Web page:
Monday, January 3, 2011

Having fun with History and Challah: Our New Family Literacy Program

I’ve managed the Museum’s ESOL program, Shared Journeys, for the last 3 years. It's been incredibly rewarding to develop new programs, write lesson plans, and pilot, promote and implement our workshops. New immigrants learning English always bring a different perspective to our museum. Over the last 5 years there’s been a growing demand to work with entire immigrant families. In response to this, we’ve recently launched a Family Literacy program, a new way to teach English and learn about adjusting to life in the U.S. Participating families come together to have fun, learn and adjust to a new life together.

Visiting the Rogarshevsky home at 97 Orchard
Last week, with the help of collaborators including La Guardia Community College’s Center for Immigrant Education and Training and the Fifth Avenue Committee, we piloted this new Family Literacy program. Ten families took a couple of hours from their busy lives for a multi-session program to spend time together, learn about immigration history, compare their own stories to the ones in the past and have fun as a family. We shared the story of the Rogarshevsky family, an observant Lithuanian-Jewish family that lived in our building in 1915. We titled the workshop “Preserving Tradition in a New Environment” because the family struggled with preserving their Jewish faith while working long hours in garment factories. Abraham, Fannie and their 6 children lived in a small tenement apartment of 97 Orchard Street.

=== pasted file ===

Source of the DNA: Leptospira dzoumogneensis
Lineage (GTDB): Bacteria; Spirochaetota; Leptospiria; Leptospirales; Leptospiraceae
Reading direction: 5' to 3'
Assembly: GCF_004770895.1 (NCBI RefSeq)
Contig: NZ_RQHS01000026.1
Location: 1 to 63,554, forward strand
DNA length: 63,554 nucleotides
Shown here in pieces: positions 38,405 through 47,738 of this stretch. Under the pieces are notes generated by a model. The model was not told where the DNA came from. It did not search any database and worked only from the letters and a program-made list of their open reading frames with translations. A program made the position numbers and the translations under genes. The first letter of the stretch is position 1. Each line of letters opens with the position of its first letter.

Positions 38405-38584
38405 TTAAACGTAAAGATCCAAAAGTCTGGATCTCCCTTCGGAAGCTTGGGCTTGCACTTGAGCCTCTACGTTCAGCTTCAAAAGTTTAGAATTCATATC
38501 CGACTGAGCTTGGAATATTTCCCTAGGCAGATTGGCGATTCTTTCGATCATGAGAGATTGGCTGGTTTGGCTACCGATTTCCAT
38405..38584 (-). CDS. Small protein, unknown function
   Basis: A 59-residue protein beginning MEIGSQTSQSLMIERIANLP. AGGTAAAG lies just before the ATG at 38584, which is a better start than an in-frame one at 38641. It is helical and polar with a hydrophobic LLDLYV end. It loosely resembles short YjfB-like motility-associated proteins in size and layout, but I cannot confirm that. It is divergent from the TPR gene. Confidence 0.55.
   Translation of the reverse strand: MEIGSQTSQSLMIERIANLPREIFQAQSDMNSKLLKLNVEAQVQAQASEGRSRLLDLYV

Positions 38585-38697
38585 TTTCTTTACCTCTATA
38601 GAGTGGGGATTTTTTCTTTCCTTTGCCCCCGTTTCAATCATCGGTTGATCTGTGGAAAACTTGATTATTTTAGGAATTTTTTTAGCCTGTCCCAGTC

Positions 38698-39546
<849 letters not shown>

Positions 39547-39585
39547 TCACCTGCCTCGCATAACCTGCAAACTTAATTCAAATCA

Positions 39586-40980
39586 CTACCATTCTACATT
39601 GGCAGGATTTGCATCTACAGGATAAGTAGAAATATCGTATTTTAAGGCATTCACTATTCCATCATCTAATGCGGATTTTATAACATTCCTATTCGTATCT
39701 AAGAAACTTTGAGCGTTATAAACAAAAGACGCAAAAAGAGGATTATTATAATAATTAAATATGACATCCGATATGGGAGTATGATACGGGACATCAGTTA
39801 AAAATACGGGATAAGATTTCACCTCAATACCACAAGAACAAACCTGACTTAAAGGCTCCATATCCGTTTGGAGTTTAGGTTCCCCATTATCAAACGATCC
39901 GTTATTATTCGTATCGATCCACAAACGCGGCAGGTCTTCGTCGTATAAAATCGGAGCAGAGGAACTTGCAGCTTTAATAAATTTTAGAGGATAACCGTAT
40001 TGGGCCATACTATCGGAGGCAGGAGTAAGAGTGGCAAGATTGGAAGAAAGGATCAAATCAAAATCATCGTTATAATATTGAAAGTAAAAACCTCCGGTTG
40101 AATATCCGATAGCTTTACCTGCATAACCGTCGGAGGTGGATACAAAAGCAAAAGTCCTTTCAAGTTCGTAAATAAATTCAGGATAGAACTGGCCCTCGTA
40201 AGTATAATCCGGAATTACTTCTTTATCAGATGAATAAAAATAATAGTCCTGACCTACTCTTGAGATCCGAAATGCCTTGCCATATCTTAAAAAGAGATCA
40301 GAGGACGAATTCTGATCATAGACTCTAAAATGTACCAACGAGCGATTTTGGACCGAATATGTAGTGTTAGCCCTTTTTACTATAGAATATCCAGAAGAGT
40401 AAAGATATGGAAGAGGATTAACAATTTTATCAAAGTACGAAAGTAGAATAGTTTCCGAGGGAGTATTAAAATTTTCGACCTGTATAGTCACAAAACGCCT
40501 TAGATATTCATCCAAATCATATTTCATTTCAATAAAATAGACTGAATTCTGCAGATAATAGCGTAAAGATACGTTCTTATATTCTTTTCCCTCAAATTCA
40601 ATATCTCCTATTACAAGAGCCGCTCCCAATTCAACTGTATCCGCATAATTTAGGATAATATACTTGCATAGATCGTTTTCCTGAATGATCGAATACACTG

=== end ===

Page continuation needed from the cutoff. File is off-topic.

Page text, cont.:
Making collages about favorite family activities

With the help of Kathryn Lloyd, Jess Varma and Raj Varma we told the story of how the American work week often compelled Jewish immigrants—especially children—to work on Saturdays, the Jewish Sabbath. The Sabbath is an important day of rest sacred for an observant Jewish family. This story sparked reactions from the Shared Journeys families. I recall a Peruvian family sharing how difficult it was for them to have to work during Christmas. In their native land this was a time to rest and not work. A Pakistani-Muslim family shared how they would try to work around their religious beliefs. For example, the father of the family runs a little shop and this allows him to shut down in order to pray five times a day.

Some of the families got to come back to the Museum and use our brand-new demonstration kitchen to try their hands at making traditional Challah bread like the Rogarshevsky family would have eaten. Miriam Bader led them through a simple demonstration, and the families got to take some samples home and bake them. At the end all of them got to share their own recipes for Christmas.
It’s been exciting to watch this program come together. My hope is that many more immigrant families will experience it in the months to come.

Braiding dough for Challah

--Posted by Education Associate Pedro Garcia

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